Advertisement

Lethbridge police chief addresses department concerns in virtual town hall

Click to play video: 'Alberta justice minister ‘disappointed’ by Lethbridge police action plan' Alberta justice minister ‘disappointed’ by Lethbridge police action plan
WATCH ABOVE (May 31, 2021): The Lethbridge Police Service and police commission have been asked to submit a more detailed action plan to Justice Minister Kaycee Madu to address concerns that have been raised about the police department. The Department of Justice found the initial report to be insufficient. Danica Ferris reports – May 31, 2021

The head of police in a southern Alberta city has addressed criticisms of his department in the face of continued warnings from the justice minister that the force could be disbanded.

Lethbridge Police Chief Shahin Mehdizadeh held an 80-minute virtual town hall on Tuesday night to outline plans for the department going forward.

He suggested ongoing media attention, policing during the pandemic, budget cuts and the opioid crisis have been major challenges for the Lethbridge Police Service.

READ MORE: Alberta justice minister calls alleged actions of Lethbridge police ‘completely unacceptable’

The department has, among other things, faced allegations of officers conducting illegal database searches for personal use.

Mehdizadeh, who has been police chief since last August, delivered a plan for change to Alberta Justice Minister Kaycee Madu in mid-April after the minister warned there were serious problems that had to be fixed immediately.

Story continues below advertisement

Madu sent that plan back because he said there were “substantive deficiencies” he wanted addressed by June 25.

Click to play video: 'Lethbridge Police Service submits police action plan to justice minister' Lethbridge Police Service submits police action plan to justice minister
Lethbridge Police Service submits police action plan to justice minister – Apr 14, 2021

“He sent a letter that he wanted additional information which we are in the process of providing to him… the additional information he had asked for, really diving deeper into some of these areas,” said Mehdizadeh.

The original plan included improvements in ethics, accountability and management of conduct files; annual ethics training and a review of the police service’s social media policy.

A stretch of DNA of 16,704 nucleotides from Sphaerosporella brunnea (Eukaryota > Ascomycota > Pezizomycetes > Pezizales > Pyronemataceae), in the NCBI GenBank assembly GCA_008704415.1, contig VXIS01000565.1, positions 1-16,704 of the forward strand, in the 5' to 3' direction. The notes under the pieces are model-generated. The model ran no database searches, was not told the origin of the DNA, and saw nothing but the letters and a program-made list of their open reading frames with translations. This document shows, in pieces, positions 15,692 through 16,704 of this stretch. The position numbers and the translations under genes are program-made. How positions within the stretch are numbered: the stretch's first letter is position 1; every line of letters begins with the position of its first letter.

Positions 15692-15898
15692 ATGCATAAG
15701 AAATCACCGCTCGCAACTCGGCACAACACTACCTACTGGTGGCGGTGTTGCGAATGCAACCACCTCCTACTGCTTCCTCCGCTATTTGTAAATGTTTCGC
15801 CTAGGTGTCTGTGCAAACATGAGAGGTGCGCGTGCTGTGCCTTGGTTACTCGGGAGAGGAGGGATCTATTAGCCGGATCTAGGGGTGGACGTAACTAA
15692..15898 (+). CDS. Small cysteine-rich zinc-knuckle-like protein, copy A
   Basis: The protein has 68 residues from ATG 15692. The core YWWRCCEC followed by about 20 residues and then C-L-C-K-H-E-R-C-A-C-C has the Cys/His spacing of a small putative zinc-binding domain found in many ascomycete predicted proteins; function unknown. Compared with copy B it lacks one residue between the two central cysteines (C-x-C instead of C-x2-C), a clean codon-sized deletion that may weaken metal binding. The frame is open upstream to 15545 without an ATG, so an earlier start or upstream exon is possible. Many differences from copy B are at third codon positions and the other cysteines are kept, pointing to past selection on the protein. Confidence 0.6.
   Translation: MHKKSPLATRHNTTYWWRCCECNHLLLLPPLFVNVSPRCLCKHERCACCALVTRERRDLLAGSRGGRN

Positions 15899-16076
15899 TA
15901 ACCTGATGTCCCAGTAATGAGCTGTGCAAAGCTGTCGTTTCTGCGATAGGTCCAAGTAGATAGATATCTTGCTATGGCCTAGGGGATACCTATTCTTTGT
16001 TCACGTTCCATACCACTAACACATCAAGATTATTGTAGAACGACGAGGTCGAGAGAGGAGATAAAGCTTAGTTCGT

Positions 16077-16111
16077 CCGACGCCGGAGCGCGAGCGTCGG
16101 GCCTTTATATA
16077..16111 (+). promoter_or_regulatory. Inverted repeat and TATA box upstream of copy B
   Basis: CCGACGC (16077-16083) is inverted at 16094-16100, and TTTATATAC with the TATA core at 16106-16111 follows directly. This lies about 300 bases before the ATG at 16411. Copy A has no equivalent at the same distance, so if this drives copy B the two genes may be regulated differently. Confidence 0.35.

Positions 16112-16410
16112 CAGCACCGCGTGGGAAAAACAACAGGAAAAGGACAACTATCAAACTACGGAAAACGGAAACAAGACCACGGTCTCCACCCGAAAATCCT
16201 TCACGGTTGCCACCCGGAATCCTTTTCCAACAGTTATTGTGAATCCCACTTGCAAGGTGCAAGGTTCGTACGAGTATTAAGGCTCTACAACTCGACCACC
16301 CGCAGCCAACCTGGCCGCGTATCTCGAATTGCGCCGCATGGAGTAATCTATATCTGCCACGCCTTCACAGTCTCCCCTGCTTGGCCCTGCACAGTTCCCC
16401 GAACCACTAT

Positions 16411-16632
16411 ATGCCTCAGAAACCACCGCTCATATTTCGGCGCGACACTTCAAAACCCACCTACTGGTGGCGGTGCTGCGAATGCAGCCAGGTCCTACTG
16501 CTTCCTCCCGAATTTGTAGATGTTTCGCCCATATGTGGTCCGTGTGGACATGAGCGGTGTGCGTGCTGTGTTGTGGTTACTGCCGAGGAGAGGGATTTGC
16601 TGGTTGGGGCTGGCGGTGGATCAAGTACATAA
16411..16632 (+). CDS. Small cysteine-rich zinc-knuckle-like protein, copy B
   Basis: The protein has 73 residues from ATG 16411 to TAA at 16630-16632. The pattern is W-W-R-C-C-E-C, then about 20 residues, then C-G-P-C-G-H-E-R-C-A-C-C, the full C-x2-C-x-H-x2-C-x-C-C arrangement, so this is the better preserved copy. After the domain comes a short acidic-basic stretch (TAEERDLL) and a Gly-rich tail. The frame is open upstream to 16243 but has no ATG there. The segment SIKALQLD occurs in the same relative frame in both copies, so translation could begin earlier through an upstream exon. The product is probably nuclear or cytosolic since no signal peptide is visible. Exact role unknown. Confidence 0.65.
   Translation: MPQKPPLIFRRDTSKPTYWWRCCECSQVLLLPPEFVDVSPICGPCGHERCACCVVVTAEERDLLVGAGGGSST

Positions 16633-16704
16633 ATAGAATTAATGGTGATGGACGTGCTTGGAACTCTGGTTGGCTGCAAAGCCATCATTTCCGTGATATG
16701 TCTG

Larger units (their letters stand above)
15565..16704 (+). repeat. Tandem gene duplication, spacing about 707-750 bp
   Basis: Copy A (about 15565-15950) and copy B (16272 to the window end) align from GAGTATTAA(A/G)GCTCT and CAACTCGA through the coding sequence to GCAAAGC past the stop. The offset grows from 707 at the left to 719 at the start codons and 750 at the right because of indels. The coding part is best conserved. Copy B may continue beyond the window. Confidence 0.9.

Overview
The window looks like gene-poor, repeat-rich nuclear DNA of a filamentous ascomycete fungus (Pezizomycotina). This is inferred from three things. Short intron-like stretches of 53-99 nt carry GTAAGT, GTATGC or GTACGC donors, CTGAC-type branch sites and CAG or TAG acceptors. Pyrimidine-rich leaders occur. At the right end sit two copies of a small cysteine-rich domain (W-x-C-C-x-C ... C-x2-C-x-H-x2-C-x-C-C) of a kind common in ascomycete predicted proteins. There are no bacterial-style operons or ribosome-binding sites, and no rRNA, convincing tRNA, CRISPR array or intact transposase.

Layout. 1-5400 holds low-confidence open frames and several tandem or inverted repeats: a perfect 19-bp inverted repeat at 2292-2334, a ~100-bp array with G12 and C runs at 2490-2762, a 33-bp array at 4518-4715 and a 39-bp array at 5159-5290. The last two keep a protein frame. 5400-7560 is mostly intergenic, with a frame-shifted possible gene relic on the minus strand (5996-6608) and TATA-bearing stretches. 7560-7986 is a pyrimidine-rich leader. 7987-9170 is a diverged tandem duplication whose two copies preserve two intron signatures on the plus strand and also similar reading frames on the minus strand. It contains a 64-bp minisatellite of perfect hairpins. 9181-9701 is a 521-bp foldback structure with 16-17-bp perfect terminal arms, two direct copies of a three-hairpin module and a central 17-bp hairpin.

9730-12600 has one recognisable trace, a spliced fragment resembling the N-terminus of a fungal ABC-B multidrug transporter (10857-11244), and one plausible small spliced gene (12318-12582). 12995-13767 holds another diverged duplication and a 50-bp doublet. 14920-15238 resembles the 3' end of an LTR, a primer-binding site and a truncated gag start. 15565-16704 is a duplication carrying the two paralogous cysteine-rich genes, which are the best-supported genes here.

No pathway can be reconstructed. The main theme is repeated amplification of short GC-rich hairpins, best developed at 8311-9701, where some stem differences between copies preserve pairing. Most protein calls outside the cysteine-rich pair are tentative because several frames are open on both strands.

It also called for developing better leadership in current and future police members and restrictions on access to database searches.

Last year, two officers were temporarily demoted after a review determined NDP legislature member Shannon Phillips, while environment minister in 2017, was surveilled and photographed at a diner. The officers were apparently concerned about changes Phillips was making to off-highway vehicle use at a nearby wilderness areas.

Story continues below advertisement

Separately, five officers and one civilian are currently being investigated on allegations of improper database searches on Phillips while she was in cabinet in 2018.

READ MORE: Lethbridge police acknowledge upcoming misconduct hearing for 5 employees

“We have a few investigations on the go, and I’m looking forward to seeing the results on that, but the allegations are not good. We have been working to make sure investigators have all they need to do a proper and unbiased investigation to get to the bottom of it,” said Mehdizadeh.

Click to play video: 'Alberta justice minister ‘disappointed’ by Lethbridge police action plan' Alberta justice minister ‘disappointed’ by Lethbridge police action plan
Alberta justice minister ‘disappointed’ by Lethbridge police action plan – May 31, 2021

The police chief said there are a number of allegations of misconduct against some officers, mostly dating back to 2017 and 2018, but investigations can take time to make sure they are legal and ethical.

“I just want the public to be patient so we can… provide a meaningful process-based approach in dealing with that and a balanced approach in dealing with individuals,” the police chief said.

Story continues below advertisement

“Not everybody needs to give a pound of flesh but we will hold people accountable.”

Mehdizadeh said safeguards have been added to the local database, including a mandatory field so anyone using it has to provide a reason why. There’s also a warning statement reminding users each time what the database is meant for.

He said there will be quarterly audits of the database “to make sure people are using it for only police activities and nothing else.”

Mehdizadeh said the use of social media is also being addressed to make sure it is “proper and respectful.”

Fewer than 50 people were online to watch the town hall.

Click to play video: 'Lethbridge police chief responds to complaints involving members' Lethbridge police chief responds to complaints involving members
Lethbridge police chief responds to complaints involving members – Mar 10, 2021

Sponsored content